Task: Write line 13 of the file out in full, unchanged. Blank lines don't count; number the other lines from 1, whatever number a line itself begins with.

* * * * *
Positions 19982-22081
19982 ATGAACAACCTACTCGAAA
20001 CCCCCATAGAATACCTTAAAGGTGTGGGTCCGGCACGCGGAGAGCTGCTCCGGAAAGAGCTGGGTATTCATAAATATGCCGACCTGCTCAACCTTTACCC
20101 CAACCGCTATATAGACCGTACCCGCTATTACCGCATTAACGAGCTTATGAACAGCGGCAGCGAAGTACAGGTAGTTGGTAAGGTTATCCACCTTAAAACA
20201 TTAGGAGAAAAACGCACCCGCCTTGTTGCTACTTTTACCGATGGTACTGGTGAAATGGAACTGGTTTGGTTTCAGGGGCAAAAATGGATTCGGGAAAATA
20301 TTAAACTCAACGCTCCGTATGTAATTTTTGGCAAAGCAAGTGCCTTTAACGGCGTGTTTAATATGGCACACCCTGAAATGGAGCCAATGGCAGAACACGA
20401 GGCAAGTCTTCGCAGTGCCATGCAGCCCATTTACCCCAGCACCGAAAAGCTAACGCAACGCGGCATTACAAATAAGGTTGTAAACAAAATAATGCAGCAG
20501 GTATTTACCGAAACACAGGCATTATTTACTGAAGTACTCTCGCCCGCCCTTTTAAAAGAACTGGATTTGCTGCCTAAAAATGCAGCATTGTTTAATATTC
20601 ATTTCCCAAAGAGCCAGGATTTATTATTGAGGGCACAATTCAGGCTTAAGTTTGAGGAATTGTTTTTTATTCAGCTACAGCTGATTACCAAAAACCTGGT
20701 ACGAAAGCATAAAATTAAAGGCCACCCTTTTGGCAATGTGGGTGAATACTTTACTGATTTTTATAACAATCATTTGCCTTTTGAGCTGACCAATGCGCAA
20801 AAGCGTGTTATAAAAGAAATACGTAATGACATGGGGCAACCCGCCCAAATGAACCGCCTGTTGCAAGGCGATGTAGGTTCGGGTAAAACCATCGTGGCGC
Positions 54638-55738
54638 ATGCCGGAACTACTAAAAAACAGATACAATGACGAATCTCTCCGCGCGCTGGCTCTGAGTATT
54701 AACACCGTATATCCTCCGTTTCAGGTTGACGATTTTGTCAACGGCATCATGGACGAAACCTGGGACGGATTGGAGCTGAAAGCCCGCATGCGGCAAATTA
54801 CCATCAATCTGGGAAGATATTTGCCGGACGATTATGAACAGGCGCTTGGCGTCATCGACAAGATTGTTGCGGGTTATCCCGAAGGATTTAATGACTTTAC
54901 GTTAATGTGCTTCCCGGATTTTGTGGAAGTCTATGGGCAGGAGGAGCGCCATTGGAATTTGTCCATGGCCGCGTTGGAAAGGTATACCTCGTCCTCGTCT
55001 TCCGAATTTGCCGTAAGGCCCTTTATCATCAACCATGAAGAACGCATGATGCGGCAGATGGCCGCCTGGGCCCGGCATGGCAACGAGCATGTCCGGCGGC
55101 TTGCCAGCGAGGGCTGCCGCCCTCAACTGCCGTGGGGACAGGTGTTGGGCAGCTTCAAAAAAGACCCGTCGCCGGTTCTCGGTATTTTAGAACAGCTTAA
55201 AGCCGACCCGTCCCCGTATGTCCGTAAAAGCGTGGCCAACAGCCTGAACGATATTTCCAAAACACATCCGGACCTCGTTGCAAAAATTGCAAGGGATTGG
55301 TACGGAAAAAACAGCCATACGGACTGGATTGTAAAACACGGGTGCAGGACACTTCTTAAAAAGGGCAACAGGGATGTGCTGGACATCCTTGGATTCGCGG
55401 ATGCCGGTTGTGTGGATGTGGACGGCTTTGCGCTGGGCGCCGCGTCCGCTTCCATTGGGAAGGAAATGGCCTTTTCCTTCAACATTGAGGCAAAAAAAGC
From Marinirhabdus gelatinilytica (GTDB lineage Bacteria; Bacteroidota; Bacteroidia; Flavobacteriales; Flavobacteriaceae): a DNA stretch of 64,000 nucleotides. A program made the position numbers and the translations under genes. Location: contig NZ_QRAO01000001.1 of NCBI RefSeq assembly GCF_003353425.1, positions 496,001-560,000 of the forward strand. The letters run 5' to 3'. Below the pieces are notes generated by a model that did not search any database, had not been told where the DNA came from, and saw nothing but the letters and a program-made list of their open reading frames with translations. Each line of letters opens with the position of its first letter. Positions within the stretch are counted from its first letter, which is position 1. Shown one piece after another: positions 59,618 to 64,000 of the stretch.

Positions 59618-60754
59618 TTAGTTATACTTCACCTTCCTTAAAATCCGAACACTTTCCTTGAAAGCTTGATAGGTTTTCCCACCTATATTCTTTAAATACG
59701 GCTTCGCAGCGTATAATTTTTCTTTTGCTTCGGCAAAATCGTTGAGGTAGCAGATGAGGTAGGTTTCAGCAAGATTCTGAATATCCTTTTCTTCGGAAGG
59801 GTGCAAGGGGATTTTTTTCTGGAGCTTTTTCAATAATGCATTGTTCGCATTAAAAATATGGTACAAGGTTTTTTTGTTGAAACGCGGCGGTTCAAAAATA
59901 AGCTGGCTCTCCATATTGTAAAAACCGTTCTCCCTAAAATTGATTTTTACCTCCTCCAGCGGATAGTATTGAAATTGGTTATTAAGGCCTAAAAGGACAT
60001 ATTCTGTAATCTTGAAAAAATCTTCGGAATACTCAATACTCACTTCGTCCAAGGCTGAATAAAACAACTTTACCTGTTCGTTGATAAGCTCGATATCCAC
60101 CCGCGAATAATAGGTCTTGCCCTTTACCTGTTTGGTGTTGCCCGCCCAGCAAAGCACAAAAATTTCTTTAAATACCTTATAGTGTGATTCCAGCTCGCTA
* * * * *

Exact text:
54638 ATGCCGGAACTACTAAAAAACAGATACAATGACGAATCTCTCCGCGCGCTGGCTCTGAGTATT